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J Proteome Res. 2006 Oct;5(10):2780-8.

Susceptibility of human metabolic phenotypes to dietary modulation.

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  • 1Biomolecular Medicine, Division of Surgery, Oncology, Reproductive Biology and Anaesthetics (SORA), Faculty of Medicine, Imperial College London, and MRC Dunn Human Nutrition Unit, Addenbrookes Hospital, Cambridge, United Kingdom.

Abstract

Dietary composition has been shown to influence metabolism and to impact on the prevalence and risk for certain diseases, but hitherto, there have been no systematic studies on the effects of dietary modulation of human metabolic phenotype (metabotype). Here, we have applied 1H NMR spectroscopy in combination with multivariate statistical analysis to characterize the effects of three diets: "vegetarian", "low meat", and "high meat" on the metabotype signature of human participants. Twelve healthy male participants (age range of 25-74 years) consumed each of these diets, in a randomized order, for continuous 15-day-periods with an intervening washout period between each diet of 7 days duration. Each participant provided three consecutive 24-hour urine collections on days 13, 14, and 15 of each dietary period, and 1H NMR spectra were acquired on all samples. Pattern recognition analysis allowed differentiation of the characteristic metabolic signatures of the diets with creatine, carnitine, acetylcarnitine, and trimethylamine-N-oxide (TMAO) being elevated in the high-meat consumption period. Application of orthogonal projection to latent structure discriminant analysis (O-PLS-DA) allowed the low-meat diet and vegetarian diet signatures to be characterized, and p-hydroxyphenylacetate (a microbial mammalian cometabolite) was higher in the vegetarian than meat diet samples, signaling an alteration of the bacterial composition or metabolism in response to diet. This work shows the potential for the routine use of metabonomics in nutritional and epidemiological studies, in characterizing and predicting the metabolic effects and the influence of diet on human metabotypes.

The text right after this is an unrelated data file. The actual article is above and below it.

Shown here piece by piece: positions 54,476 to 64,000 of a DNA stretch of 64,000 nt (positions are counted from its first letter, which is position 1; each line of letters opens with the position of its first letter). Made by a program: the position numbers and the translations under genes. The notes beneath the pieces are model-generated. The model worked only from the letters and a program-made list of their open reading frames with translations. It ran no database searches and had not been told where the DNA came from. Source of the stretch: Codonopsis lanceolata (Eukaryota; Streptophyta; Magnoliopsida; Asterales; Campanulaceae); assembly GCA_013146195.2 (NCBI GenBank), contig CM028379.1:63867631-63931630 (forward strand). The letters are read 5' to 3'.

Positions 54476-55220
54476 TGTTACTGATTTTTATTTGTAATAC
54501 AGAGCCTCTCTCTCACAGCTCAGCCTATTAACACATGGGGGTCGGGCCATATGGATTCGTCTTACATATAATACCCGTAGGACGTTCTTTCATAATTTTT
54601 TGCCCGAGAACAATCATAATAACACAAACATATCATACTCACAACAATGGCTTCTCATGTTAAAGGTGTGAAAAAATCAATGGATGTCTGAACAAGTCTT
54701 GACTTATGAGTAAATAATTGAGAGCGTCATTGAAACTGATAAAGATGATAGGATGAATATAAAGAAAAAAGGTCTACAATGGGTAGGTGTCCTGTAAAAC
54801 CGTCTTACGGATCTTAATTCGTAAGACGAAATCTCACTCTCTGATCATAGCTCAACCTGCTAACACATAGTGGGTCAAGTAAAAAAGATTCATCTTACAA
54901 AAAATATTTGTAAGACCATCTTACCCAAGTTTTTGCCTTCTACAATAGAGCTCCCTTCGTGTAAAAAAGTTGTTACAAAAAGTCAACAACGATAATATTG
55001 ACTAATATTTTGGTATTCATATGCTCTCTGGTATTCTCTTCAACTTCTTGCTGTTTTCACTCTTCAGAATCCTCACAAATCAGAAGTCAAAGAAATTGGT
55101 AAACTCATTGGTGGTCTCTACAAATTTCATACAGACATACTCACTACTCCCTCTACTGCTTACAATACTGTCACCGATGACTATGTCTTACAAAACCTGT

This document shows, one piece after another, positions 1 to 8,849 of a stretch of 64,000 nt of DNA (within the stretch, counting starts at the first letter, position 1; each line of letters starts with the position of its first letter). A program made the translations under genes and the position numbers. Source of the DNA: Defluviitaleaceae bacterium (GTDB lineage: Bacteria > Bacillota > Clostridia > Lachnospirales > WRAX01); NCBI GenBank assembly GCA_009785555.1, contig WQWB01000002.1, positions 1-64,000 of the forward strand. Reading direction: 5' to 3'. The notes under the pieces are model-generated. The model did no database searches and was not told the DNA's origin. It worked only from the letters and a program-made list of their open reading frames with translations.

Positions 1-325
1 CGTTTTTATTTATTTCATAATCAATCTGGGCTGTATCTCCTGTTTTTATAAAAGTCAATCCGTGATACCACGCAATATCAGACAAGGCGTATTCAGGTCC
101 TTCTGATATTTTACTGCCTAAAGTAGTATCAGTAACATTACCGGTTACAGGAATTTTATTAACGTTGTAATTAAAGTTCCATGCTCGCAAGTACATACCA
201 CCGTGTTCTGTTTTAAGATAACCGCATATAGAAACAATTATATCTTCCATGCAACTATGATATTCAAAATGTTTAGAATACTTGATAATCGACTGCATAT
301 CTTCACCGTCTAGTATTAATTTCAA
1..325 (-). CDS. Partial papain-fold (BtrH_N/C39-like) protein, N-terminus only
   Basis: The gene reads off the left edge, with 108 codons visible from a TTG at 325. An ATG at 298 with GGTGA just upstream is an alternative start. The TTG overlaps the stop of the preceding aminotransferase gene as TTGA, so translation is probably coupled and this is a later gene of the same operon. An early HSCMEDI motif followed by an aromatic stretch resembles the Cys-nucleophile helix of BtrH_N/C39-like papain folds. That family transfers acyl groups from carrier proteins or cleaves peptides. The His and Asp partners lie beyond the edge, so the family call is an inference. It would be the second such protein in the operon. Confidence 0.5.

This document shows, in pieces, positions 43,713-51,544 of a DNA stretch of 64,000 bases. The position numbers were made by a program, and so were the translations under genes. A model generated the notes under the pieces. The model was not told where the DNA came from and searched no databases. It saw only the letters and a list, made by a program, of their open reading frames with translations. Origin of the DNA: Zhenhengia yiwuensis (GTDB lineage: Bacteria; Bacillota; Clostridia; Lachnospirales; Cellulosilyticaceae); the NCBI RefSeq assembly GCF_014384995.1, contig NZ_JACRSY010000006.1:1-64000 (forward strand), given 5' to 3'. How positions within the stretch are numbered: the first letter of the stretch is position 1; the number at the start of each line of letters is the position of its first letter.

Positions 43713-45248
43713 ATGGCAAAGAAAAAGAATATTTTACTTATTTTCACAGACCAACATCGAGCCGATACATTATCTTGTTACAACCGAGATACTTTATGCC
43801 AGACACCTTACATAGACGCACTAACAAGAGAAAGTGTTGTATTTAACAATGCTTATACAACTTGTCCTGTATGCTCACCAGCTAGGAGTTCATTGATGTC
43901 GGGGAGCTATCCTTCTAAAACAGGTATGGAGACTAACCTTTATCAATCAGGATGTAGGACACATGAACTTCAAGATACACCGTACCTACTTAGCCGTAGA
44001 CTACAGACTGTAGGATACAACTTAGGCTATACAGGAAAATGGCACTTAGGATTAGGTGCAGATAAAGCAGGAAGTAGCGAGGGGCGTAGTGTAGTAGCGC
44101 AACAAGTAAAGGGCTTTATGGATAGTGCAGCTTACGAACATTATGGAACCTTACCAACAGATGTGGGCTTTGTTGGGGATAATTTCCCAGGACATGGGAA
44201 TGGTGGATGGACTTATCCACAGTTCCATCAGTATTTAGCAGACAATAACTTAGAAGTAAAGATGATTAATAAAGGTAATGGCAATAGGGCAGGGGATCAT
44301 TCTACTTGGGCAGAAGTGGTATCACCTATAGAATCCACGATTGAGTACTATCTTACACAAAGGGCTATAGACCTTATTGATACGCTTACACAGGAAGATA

PMID:
17022649
DOI:
10.1021/pr060265y
[PubMed - indexed for MEDLINE]
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